From the Virginia Society of Certified Public Accountants - Presented by Dean Knepper, CPA, CFP®


(November 30, 2004) — Investing adequately and regularly, diversifying your portfolio and keeping tabs on your investments are keys to managing a retirement savings portfolio. To help you put these principles into action, the Virginia Society of CPAs suggests that you address the following eight questions.

1. Do I have a plan in place for investing regularly?

The key to a successful retirement saving strategy is to make systematic investments throughout your working life. The easiest way to do this is to make saving automatic. If you have an employer-sponsored retirement plan, your contribution may be deducted from your paycheck, so you can save regularly and easily. If you don't have a workplace plan, consider setting up an individual retirement account (IRA), Keogh or Simplified Employee Pension (SEP) automatic investment program with a bank, brokerage or mutual fund company.

2. Am I investing for long-term growth?

Just as important as investing regularly are the investment choices you make. Retirement saving means investing for the long term. Historically, stocks have had the best chance of achieving high returns over long periods. Over the years, inflation can erode the purchasing power of portfolios that are too highly weighted in bonds and certificates of deposit (CDs). Keep these facts in mind as you determine the best way to allocate your assets.

3. Do I know my tolerance for risk?

Risk is the price you pay for potential return. Generally, the more risk you take with your money, the greater the potential return or loss. However, the less risk you take, the lower the potential return and the lower your risk of loss. An honest assessment of your risk tolerance leads to a successful asset allocation strategy.

4. Do I have the right asset allocation?

Asset allocation is the cornerstone of good investing. In fact, how your money is divided among the different classes of investments — stocks, bonds and cash equivalents — can have a more significant impact on your return than the actual stocks and mutual funds you choose. Remember, no one mix of assets is right for everyone all the time. Each investment you select should be part of an overall asset allocation strategy that is tailored to your specific goals, risk tolerance and financial situation.

5. Is my portfolio diversified?

Diversification is a risk management technique that takes asset allocation one step further by ensuring a balanced portfolio within each asset category. This is especially important in your stock portfolio. Your stocks should represent different sectors, industries, companies and geographic areas. In your fixed income portfolio, you can further diversify by structuring your investments so that they have differing maturity dates.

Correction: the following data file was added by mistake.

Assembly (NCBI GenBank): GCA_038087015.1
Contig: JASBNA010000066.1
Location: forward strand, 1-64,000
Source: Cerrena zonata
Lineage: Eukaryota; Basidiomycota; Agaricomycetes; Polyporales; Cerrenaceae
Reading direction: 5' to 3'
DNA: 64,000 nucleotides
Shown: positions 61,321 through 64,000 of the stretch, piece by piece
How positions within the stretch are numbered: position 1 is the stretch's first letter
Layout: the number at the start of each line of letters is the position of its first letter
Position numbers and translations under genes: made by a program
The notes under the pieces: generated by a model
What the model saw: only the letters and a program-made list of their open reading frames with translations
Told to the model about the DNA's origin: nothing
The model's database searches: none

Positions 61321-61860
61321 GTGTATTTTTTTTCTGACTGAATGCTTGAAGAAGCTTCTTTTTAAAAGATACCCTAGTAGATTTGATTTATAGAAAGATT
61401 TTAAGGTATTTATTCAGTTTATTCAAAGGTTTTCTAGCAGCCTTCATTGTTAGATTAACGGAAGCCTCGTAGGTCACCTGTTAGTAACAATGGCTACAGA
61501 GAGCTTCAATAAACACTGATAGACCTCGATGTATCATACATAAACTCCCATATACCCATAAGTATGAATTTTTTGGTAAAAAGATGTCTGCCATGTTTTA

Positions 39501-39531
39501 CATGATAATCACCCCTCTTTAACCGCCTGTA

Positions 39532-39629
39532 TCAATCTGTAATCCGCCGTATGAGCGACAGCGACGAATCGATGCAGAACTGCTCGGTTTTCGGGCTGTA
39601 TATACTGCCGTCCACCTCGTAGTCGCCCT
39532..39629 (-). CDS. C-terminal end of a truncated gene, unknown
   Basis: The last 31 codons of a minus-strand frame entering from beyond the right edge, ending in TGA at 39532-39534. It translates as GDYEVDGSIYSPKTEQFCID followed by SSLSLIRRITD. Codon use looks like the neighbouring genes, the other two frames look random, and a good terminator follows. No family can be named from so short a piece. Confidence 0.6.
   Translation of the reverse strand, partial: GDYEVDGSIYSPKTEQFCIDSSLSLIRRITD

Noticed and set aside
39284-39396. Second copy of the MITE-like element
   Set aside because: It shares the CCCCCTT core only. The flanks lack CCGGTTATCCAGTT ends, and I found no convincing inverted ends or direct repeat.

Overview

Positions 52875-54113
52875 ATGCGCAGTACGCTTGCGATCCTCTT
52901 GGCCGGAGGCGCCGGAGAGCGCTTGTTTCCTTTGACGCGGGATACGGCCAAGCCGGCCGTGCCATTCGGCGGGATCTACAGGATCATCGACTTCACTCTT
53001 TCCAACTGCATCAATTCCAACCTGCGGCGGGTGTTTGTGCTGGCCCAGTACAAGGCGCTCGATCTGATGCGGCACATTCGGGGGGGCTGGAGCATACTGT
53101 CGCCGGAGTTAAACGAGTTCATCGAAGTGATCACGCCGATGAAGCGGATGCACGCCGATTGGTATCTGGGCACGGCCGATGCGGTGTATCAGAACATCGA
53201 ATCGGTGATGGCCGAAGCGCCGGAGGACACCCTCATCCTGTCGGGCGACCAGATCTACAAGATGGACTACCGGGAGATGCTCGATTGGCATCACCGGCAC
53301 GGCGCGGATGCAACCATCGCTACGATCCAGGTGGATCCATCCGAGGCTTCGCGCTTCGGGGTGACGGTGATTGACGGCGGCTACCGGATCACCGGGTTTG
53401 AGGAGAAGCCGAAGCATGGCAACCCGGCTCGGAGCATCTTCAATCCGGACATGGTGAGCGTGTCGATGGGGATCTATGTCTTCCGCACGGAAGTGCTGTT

6. Do I have sufficient liquidity?

It’s generally a good idea to set aside a portion of your retirement savings in a money market fund or savings account. Should you find yourself in an extended bear market, you can withdraw cash from your liquid investments rather than sell off assets at an inopportune time.

7. Am I monitoring and rebalancing my portfolio?

Active, regular portfolio review is essential for evaluating the performance of your investments and determining whether any actions are necessary. Monitor the companies in which you have invested. Bear in mind that as some asset classes perform better than others, your asset allocation can become unbalanced. For example, let’s suppose you allocated 50 percent of your savings to stocks, 30 percent to bonds, and 20 percent to cash. If, after 12 months, you notice that your stocks have grown to become 55 – 60 percent of your portfolio, it’s time to rebalance.

8. Who should I consult with to help me manage my portfolio?

Managing your retirement assets is a dynamic process that will evolve over the stages of your life. Be sure to consult with a CPA and a CERTIFIED FINANCIAL PLANNER™ professional to determine how to best fit your retirement savings strategy into your overall financial plan.

The Virginia Society of CPAs is the leading professional association dedicated to enhancing the success of all CPAs and their profession by communicating information and vision, promoting professionalism, and advocating members’ interests. Founded in 1909, the Society has nearly 8,000 members who work in public accounting, industry, government and education. This Money Management column and other financial news articles can be found in the Press Room on the VSCPA Web site at

Lifetime Financial Planning, Inc.

Dean Knepper, CPA, CERTIFIED FINANCIAL PLANNER™ professional

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